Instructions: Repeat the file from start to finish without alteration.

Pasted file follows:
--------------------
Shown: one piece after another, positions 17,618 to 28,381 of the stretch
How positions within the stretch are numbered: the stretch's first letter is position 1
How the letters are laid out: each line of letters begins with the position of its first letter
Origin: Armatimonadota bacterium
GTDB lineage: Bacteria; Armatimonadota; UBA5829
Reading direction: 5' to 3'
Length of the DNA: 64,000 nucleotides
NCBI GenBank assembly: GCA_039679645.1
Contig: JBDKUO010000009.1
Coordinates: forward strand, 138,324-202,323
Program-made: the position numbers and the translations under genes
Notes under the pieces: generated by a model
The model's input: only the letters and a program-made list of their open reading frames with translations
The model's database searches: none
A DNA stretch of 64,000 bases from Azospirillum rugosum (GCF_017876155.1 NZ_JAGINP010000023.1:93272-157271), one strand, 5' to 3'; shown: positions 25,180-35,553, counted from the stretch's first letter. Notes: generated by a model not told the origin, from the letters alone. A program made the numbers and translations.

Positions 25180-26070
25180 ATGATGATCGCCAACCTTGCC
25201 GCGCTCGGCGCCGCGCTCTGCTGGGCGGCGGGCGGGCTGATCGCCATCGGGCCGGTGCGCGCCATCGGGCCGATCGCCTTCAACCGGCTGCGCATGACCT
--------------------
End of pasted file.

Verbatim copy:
Shown: one piece after another, positions 17,618 to 28,381 of the stretch
How positions within the stretch are numbered: the stretch's first letter is position 1
How the letters are laid out: each line of letters begins with the position of its first letter
Origin: Armatimonadota bacterium
GTDB lineage: Bacteria; Armatimonadota; UBA5829
Reading direction: 5' to 3'
Length of the DNA: 64,000 nucleotides
NCBI GenBank assembly: GCA_039679645.1
Contig: JBDKUO010000009.1
Coordinates: forward strand, 138,324-202,323
Program-made: the position numbers and the translations under genes
Notes under the pieces: generated by a model
The model's input: only the letters and a program-made list of their open reading frames with translations
The model's database searches: none
A DNA stretch of 64,000 bases from Azospirillum rugosum (GCF_017876155.1 NZ_JAGINP010000023.1:93272-157271), one strand, 5' to 3'; shown: positions 25,180-35,553, counted from the stretch's first letter. Notes: generated by a model not told the origin, from the letters alone. A program made the numbers and translations.

Positions 25180-26070
25180 ATGATGATCGCCAACCTTGCC
25201 GCGCTCGGCGCCGCGCTCTGCTGGGCGGCGGGCGGGCTGATCGCCATCGGGCCGGTGCGCGCCATCGGGCCGATCGCCTTCAACCGGCTGCGCATGACCT